Recently, when a woman’s organisation calling itself the Lathi Brigade asked them to withdraw the case against Sania, saying the picture of her with her feet on a table that also sported a Tricolour was the result of trick photography, they too got slapped with a legal notice. Thakur’s charge is that their comment amounted to contempt of court.

(link)

Someone, file a 295A case against him. Emotionally blackmailing muscular Gult girls offends my religious sentiments.

The Underpants of Power

Bangalore Central now has Spider-man, Noddy, and Pokemon underwear for sale. Tragically, only in children’s sizes.

This is most discriminatory. Why do only kids get to have superhero underwear? I want superhero underwear too. Though I’d prefer Saint of Killers or Bigby Wolf on my underpants. Commentors, please refrain from making jokes about Apollo and Midnighter.

(Incidentally, the Underpants of Power was a concept used in a strip comic which got discontinued within almost a year. I’ve forgotten the name. The main character was a little girl who lived with her widower father. Her best friend was a nerd and there was another spoilt-princess character. Does anybody remember what this was called?)

The Importance of Mendel

Sometimes I worry that one day, a Greenpeace volunteer and an ICICI Credit Cards sales executive will meet, fall in love, marry, and have babies. And that with this awesome parentage behind it, the babies will grow up to be the most tenacious, irritating direct salesmen ever. Words cannot describe the unspeakable horror that would result.

Then I remember that inheritance is Mendelian and not Lamarckian. And I sigh with relief.

More Mommyblogger Mockery

The Mad Momma asks: Why is it alright to be openly intolerant of children?

It’s for the same reason it is alright to be openly intolerant of anything – salwar kameezes, Shashi Tharoor’s writing, chicory-blended coffee, and so on. Freedom of speech are there. Or as Skimpy famously put it, I am a free citizen of free India and I shall say what I want.

Of course the reason I express my intolerance of children more than my intolerance of anything else is that nothing is as much fun as enraging mommybloggers1. Enraged mommybloggers move about in herds, angrily clucking ‘Wait till you have kids of your own!’ or ‘You are horrible and have no empathy!’. The warm, fuzzy feeling to be obtained from people bitching about being mischaracterised as emotional and stupid – and doing so in an emotional and stupid manner is delightful.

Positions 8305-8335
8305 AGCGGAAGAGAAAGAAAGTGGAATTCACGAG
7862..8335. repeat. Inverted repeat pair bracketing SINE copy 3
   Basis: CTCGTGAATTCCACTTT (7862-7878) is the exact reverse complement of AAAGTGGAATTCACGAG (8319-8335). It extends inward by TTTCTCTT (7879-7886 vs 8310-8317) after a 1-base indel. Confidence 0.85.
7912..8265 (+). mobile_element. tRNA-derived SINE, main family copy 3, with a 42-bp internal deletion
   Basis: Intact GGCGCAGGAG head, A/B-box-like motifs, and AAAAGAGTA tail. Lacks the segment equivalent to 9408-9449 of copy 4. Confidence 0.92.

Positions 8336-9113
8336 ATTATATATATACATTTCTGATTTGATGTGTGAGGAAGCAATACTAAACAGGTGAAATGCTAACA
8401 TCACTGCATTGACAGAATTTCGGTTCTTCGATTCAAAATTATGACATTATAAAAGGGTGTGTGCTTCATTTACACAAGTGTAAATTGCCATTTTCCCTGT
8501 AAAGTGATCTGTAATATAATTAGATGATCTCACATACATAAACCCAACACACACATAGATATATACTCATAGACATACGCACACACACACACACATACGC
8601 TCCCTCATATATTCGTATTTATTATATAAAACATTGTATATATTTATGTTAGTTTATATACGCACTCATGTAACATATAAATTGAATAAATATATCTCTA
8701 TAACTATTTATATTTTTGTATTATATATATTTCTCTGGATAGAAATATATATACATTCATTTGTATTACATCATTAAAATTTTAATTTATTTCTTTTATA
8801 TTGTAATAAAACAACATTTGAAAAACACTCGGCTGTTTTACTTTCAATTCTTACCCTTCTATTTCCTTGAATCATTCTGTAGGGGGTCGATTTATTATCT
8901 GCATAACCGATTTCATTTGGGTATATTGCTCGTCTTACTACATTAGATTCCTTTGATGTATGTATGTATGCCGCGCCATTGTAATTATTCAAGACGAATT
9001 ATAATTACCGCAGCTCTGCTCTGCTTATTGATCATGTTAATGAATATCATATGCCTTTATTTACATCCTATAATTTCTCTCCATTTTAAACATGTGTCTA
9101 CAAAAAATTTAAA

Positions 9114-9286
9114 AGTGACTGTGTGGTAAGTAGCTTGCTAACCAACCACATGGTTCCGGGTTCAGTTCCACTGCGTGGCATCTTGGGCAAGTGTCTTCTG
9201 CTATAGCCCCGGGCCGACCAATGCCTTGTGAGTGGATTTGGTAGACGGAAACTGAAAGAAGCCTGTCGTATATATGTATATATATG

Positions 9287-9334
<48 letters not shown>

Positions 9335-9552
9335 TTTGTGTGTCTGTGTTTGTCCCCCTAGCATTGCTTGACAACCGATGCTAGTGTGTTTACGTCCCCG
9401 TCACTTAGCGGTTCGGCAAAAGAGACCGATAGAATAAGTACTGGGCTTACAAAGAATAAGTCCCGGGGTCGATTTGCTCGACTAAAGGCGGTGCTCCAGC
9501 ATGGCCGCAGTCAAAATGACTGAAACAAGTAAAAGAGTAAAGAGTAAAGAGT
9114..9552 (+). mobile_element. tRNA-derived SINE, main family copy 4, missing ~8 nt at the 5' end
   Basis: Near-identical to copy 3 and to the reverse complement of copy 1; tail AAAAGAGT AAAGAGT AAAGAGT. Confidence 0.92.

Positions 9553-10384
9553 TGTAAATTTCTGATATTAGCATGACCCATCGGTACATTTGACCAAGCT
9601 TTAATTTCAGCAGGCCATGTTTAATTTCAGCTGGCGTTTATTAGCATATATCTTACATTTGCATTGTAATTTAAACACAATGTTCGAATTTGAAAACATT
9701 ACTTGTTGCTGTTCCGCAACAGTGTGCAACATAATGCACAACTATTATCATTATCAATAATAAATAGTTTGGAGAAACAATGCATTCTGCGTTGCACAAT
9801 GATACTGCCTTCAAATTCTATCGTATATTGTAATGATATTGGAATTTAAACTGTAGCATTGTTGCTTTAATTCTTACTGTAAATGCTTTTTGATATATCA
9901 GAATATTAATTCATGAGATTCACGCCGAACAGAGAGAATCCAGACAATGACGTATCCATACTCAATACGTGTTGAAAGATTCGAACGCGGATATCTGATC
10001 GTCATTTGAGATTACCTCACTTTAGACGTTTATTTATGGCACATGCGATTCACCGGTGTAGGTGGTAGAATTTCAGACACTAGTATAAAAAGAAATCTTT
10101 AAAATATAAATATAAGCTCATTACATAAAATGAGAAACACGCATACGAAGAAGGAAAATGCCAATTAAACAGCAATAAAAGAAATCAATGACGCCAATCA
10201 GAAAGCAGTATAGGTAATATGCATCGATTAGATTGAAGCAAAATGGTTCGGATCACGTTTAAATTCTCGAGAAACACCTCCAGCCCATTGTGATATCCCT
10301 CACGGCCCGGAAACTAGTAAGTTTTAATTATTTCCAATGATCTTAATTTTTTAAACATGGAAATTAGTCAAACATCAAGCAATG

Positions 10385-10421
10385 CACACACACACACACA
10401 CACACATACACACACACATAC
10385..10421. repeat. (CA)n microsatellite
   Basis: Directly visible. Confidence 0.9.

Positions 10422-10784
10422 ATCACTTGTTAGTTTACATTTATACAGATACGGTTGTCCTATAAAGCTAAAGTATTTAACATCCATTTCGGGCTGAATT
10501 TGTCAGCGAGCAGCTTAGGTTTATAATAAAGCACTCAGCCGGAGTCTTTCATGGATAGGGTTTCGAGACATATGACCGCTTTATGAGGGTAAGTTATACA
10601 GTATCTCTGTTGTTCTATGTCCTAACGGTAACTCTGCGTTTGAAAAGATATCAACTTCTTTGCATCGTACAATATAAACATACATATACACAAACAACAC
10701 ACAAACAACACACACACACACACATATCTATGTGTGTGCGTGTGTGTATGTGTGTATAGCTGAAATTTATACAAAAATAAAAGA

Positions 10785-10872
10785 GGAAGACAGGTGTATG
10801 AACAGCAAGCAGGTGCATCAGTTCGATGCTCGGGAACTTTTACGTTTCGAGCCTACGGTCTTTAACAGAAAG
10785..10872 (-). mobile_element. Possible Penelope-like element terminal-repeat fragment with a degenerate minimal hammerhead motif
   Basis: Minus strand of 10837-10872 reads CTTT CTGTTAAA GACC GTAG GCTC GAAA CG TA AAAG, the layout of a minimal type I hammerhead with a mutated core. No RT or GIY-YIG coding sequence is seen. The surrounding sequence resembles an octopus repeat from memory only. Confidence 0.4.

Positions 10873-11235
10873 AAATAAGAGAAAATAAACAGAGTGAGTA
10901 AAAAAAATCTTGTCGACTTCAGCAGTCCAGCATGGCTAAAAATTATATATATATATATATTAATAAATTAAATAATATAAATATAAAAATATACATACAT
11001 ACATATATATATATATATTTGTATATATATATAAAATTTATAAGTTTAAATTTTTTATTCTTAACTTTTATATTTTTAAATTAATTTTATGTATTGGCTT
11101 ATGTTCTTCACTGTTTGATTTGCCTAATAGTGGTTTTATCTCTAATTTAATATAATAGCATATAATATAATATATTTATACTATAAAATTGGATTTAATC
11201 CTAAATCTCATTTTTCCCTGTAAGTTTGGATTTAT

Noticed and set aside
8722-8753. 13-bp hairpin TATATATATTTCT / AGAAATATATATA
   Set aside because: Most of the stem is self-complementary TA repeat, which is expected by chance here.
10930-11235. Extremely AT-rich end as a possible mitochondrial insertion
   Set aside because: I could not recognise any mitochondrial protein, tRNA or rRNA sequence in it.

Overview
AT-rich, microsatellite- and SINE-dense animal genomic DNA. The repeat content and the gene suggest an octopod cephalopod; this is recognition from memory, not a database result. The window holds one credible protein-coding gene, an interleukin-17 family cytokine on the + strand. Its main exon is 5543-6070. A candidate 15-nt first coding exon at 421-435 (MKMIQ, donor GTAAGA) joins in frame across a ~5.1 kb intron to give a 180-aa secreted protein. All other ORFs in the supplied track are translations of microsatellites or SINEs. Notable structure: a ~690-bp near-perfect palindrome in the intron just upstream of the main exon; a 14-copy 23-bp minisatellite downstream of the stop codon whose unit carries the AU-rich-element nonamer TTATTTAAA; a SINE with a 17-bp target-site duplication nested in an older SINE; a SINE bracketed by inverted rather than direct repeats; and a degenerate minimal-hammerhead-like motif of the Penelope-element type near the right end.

The pinnacle of emotional outbursts, of course, was this point-by-point takedown by J. For my own amusement, and for yours, beloved readers – I will now respond to this:

kids will become irritating when they are given too much attention:–Dude if you are dating a woman or married to a woman and if she will not give you enough attention, you too will become irritable. Correct me if I am wrong.

Being an upright young man with Saivite neo-Edwardian values, I am able to separate my behaviour from my mental state. Kids are not. I blame their mothers, given that they seem to be unable to differentiate between being irritable and being irritating. This pernicious encouragement of expressing your feelings regardless of the consequences is undermining our society.

This is also probably the reason why kids in Delhi and Chennai are the worst behaved–whoa whoa wait a minute. Iam smelling discrimination here or you are a less travelled person who is like a frog in the well….kids are kids irrespective of caste, creed, religion and nationality. Every child of a specific age behaves quiet similar and this is one of the reason why all the mommy bloggers relate to each other irrespective of their financial and geographical status.

If every child behaved ‘quiet’, I wouldn’t be bitching about them online. And yes, it is discrimination. Man is endowed with the ability to discriminate between right and wrong. Without the ability to discriminate, there would be no way to promote virtue and punish vice.

Jobless doting female relatives, who do nothing but stay at home–what kind of a loser talks like this about the women folk who spend their entire life serving their family. WTF do you mean by “jobless”. Does jobless means earning money only. I really question your upbringing today which taught you to respect people on the basis of their revenue generating capabilities.

No ‘jobless’ means sitting on your arse while the domestic servants do all the work, the husband earns all the money, and the grandmothers do most of the child-rearing. What part of ‘do nothing but stay at home’ do you not understand? I use words with precision.

In the case of Chennai, because they actually are unemployed–Can you please support your statement by some figures (if at all you are intelligent enough to understand what I am saying). By the way in my work career I have come across some really intelligent tamilians and real dumb punju’s. (how does this sound since you are a punju)